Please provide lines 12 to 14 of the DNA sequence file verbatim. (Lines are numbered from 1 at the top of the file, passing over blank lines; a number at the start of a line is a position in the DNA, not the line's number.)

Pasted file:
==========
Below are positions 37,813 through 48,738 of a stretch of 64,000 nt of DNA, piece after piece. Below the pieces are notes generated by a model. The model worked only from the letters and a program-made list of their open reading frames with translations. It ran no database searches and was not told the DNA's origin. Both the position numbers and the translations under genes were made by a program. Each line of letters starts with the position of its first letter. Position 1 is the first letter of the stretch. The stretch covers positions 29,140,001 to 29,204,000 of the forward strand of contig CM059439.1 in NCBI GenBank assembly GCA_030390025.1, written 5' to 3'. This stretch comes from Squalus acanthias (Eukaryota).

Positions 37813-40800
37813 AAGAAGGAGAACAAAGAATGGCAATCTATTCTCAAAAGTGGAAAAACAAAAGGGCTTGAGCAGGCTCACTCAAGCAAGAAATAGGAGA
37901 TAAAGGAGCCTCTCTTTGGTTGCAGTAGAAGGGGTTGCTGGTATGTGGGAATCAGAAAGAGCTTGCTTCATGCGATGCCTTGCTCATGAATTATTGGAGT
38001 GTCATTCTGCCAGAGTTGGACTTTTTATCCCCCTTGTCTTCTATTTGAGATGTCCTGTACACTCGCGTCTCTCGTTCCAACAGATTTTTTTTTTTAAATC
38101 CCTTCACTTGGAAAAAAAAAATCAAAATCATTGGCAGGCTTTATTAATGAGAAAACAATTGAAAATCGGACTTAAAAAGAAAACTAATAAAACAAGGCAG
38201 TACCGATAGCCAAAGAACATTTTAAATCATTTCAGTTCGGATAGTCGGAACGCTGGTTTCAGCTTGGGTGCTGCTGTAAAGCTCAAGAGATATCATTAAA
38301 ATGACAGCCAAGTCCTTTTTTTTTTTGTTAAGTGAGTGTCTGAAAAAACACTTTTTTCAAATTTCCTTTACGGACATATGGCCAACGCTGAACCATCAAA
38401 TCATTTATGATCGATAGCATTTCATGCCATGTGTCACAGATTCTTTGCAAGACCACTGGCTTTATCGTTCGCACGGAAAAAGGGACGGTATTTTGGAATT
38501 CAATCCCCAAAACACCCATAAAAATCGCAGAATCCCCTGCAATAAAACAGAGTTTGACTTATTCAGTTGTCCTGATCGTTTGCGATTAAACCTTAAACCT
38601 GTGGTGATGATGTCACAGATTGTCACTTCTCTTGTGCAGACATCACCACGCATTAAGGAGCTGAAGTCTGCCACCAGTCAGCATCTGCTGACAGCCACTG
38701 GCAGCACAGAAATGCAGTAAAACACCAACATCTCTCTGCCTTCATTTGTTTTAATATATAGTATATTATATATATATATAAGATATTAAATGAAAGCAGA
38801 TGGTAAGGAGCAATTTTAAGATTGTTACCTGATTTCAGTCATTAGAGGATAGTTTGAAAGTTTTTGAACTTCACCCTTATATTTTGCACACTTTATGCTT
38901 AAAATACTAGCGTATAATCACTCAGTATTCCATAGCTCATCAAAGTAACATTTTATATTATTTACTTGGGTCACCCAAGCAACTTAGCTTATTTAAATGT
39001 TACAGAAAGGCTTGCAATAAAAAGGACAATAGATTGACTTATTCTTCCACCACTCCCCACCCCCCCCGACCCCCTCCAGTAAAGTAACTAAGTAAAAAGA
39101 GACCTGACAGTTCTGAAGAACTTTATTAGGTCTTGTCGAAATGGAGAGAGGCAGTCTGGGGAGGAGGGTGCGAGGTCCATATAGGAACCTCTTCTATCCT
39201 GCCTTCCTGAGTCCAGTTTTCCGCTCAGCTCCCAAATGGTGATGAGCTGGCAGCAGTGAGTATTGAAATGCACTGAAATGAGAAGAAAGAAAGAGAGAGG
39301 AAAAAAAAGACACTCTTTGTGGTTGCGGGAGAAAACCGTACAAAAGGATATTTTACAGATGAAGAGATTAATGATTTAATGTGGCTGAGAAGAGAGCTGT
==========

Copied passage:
38701 GCAGCACAGAAATGCAGTAAAACACCAACATCTCTCTGCCTTCATTTGTTTTAATATATAGTATATTATATATATATATAAGATATTAAATGAAAGCAGA
38801 TGGTAAGGAGCAATTTTAAGATTGTTACCTGATTTCAGTCATTAGAGGATAGTTTGAAAGTTTTTGAACTTCACCCTTATATTTTGCACACTTTATGCTT
38901 AAAATACTAGCGTATAATCACTCAGTATTCCATAGCTCATCAAAGTAACATTTTATATTATTTACTTGGGTCACCCAAGCAACTTAGCTTATTTAAATGT